Inspired by PepsiCo’s decision to remove a controversial chemical from Gatorade, consumer health advocate and high school sophomore Sarah Kavanagh is teaming up with Georgia woman Aveyca Price to start another petition on Change.org challenging Coca-Cola to follow its competitor’s lead and remove brominated vegetable oil (BVO) from its Powerade sports drinks. The petitions collected a joint 49,000 signatures in a matter of days.
Kavanagh, 16 years old, started her Powerade petition after winning a successful campaign to convince Gatorade to remove BVO, which attracted more than 200,000 supporters on Change.org. To promote her campaign, Kavanagh appeared on both “The Today Show” and “The Doctor Oz Show,” which helped inspire several similar petitions asking Coca-Cola to remove BVO from Powerade
“I don’t understand why Powerade is fighting to keep BVO in its sports drinks when Gatorade, Vitamin Water, and BodyArmor will not use it,” said Kavanagh. “It should be easy for Coca-Cola to remove it from Powerade and regain some of the trust so many consumers have lost in this company.”
According to an article in Scientific American, BVO is a patented flame retardant and is banned in Europe and Japan. Research has linked this class of chemicals to health problems affecting fertility, thyroid functionality, and puberty.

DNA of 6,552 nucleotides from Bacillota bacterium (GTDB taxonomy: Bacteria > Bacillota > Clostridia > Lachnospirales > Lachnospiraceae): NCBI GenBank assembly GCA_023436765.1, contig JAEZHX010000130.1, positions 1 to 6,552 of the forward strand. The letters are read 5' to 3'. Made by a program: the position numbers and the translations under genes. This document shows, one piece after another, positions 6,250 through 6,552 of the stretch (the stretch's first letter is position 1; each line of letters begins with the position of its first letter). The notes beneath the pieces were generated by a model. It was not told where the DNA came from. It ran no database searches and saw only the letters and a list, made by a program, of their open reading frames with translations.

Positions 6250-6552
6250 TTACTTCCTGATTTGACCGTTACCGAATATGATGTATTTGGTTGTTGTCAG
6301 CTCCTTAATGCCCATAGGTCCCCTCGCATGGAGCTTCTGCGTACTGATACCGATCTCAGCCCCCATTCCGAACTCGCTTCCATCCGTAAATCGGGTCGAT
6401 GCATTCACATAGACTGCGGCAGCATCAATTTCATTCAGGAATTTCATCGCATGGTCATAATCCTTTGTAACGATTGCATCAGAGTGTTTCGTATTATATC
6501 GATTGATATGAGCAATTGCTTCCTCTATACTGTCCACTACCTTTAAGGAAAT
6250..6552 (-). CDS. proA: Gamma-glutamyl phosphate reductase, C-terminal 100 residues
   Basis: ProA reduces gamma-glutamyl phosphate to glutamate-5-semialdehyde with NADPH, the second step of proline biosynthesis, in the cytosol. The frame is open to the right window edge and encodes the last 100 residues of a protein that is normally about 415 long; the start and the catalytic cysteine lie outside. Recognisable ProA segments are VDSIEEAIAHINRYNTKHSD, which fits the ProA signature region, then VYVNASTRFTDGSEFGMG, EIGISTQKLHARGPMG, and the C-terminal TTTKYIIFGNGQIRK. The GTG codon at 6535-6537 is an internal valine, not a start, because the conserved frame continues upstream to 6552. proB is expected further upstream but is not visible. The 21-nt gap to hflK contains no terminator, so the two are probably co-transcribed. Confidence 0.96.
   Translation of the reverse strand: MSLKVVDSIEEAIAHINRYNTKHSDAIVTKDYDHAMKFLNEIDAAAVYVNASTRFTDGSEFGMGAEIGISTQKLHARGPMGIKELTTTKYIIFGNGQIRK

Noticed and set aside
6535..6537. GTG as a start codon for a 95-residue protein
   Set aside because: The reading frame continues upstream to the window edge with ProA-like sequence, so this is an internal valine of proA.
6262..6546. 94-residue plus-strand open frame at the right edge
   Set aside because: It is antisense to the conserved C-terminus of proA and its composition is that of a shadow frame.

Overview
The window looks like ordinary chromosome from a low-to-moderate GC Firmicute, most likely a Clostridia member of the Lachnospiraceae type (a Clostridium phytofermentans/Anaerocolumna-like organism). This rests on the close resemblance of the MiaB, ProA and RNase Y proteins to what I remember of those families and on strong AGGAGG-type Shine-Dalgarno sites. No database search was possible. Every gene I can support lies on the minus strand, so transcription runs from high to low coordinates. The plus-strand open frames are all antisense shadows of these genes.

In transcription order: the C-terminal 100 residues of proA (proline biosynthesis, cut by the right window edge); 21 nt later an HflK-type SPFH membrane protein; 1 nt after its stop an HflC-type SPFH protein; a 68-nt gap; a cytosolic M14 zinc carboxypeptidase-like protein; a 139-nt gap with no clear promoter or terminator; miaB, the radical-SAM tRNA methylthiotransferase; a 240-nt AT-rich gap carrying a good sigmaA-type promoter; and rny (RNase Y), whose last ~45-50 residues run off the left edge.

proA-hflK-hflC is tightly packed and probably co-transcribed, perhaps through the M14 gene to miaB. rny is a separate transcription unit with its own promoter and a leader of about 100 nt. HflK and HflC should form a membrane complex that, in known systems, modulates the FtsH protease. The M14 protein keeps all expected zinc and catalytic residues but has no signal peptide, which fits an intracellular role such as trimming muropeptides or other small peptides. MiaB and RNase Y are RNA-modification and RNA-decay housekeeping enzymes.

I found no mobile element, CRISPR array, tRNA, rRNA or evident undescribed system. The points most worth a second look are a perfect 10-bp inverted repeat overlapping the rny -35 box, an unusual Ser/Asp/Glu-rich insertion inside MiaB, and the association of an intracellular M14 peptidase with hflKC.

More than 49,000 people have signed petitions on Change.org to Coca-Cola about Powerade, started by both Kavanagh and Atlanta-area resident Aveyca Price. Price was inspired both by Kavanagh’s success with Gatorade as well as her current battle with cancer, and the increased attention she has been giving to her diet since her diagnosis. After hearing about Kavanagh’s Gatorade campaign, Price decided she wanted to start her own petition against their primary competitor, Powerade.
“I'm concerned about my health just like everyone, but since I was diagnosed with cancer, I pay extra attention to everything I put into my body,” said Price. “That’s why I’m especially concerned about ingredients like BVO in sports drinks, and I’m thrilled that Sarah has been able to get Gatorade to remove it.”
Each signature on Sarah and Aveyca’s campaign generates an e-mail to product staff at Powerade and parent company Coca-Cola. Sarah and Aveyca have yet to receive a response to their petitions.